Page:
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Floyd D. Young, Charlotte food service pioneer, dies at age 81
FDY Inc. founder was also a philanthropist
 
Published Monday, November 4, 2019 8:20 am
by Herbert L. White | The Charlotte Post

JOHNSON C. SMITH UNIVERSITY
Floyd D. Young, who turned FDY Inc. into a food service pioneer and was as major benefactor at Johnson C. Smith University for 30 years, died Oct. 27 at age 81.

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Floyd Young, who turned his Charlotte catering startup into a food service staple at historically black colleges, died Oct. 27.


Mr. Young, president and founder of FDY Inc., provided food service to as many as nine HBCUs, including 30 years at Johnson C. Smith University. His company also owned a Bojangles’ franchise at Charlotte Douglas International Airport.


“The Johnson C. Smith University family is deeply saddened by the passing of Mr. Floyd Young,” JCSU President Clarence Armbrister said in a statement. “On behalf of the University, I send condolences to the Young family, his friends, the employees of FDY, Inc., and all whose lives were touched by his generosity and leadership. Mr. Young made many tangible and intangible contributions to JCSU. Not only was he dedicated to providing high-quality food and customer service to nourish students’ bodies, but he was also dedicated to nourishing their minds and their souls.”


Mr. Young, 81, an alumnus of Prairie View A&M College (now University) in Texas, provided financial assistance and mentoring to more than 100 JCSU students through the Floyd and Norma Young scholarship. He was an inductee into the Biddle Society, reserved for JCSU’s top givers and hired students to help them pay tuition. FDY also provided staffing management services at North Carolina A&T and Howard universities.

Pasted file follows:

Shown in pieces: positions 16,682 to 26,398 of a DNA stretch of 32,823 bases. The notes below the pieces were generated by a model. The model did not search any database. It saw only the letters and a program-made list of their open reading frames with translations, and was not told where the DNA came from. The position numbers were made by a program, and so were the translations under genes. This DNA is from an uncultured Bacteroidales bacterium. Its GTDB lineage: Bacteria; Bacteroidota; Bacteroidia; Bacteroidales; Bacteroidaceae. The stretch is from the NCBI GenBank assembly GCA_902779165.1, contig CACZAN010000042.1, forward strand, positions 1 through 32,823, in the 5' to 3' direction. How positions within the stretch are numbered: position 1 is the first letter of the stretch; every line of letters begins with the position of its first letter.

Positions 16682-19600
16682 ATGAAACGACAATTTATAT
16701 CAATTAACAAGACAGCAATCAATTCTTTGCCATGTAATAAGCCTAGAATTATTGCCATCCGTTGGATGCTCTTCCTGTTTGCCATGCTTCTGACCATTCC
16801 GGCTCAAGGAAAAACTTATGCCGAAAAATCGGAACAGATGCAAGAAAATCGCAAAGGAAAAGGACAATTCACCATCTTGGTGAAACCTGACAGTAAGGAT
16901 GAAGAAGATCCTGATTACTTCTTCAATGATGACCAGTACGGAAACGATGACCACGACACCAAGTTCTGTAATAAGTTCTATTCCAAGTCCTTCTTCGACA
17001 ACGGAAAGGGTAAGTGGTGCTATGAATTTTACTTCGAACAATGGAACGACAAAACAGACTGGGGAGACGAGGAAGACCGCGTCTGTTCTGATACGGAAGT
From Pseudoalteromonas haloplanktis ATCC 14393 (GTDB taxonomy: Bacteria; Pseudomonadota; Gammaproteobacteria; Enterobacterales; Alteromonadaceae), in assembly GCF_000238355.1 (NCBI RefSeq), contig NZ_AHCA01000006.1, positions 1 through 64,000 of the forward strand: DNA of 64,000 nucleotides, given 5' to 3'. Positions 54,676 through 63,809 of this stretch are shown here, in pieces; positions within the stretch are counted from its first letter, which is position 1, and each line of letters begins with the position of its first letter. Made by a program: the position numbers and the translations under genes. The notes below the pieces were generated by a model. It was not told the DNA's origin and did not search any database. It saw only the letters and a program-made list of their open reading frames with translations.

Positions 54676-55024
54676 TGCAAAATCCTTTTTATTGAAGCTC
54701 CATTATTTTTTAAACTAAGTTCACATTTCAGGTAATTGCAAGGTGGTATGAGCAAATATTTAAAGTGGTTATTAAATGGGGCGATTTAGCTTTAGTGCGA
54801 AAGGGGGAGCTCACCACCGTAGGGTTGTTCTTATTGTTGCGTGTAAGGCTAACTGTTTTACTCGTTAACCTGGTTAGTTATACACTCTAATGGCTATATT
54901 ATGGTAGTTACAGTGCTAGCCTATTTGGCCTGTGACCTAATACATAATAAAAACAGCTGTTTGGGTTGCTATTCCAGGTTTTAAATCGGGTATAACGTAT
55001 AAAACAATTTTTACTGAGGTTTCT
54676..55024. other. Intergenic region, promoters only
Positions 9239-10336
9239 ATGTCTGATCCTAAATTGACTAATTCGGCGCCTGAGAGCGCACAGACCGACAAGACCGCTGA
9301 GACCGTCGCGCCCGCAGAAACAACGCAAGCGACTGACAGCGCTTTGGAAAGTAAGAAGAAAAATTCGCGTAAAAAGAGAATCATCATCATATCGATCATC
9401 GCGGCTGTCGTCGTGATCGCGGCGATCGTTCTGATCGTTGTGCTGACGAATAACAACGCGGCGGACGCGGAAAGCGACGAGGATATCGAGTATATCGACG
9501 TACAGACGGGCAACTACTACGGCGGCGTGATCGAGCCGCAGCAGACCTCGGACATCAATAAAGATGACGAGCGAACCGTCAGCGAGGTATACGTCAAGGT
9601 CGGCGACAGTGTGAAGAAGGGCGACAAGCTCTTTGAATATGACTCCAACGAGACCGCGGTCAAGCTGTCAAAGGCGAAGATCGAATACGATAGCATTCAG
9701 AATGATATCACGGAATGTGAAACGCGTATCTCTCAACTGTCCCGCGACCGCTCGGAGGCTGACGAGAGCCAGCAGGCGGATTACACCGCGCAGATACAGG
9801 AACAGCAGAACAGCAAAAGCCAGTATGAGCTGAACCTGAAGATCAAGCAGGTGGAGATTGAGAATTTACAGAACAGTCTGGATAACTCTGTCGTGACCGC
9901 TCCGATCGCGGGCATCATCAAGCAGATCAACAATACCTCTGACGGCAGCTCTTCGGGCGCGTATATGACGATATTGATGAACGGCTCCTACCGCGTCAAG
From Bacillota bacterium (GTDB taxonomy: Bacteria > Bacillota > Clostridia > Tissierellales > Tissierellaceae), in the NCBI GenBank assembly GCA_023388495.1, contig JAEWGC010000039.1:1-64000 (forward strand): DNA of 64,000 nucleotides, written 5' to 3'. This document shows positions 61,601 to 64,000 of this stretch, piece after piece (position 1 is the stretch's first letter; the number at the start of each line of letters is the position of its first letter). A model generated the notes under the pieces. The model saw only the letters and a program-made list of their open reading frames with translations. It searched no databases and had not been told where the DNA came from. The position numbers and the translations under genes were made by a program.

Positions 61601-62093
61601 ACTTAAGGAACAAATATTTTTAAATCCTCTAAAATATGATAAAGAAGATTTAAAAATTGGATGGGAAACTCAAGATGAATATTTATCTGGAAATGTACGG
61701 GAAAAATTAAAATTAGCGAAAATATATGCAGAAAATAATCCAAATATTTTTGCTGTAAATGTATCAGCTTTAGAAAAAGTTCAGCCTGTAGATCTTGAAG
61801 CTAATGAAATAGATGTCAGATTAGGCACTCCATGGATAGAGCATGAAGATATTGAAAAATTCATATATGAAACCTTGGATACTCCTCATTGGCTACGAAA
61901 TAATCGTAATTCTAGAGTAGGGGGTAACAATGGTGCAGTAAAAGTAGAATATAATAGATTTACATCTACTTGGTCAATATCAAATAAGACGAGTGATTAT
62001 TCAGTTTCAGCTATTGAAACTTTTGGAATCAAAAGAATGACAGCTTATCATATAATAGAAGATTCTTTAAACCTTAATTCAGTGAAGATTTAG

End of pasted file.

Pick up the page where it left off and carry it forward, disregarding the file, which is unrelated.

Young’s company employs more than 300 people and is one of the largest black-owned companies in Mecklenburg County. FDY’s corporate banquet and catering division built a clientele that included the National Basketball Association, National Collegiate Athletics Association, Atlantic Coast Conference, Bank of America, NBC, Duke Energy, and the NAACP.


In 2008, FDY expanded its footprint when it bought its first Bojangles’ franchise for $500,000.


“We found the perfect opportunity to become a full-fledged franchisee with one of the fastest growing concepts in the business,” FDY vice president of sales and marketing Keith Haywood told Black Enterprise magazine in 2013.


Mr. Young ventured into franchising because as a result of noticing the work of restaurants on college campuses, Haywood told the publication.


“We saw that there was a demand for national, regional, and local quick-food concepts,” he said.

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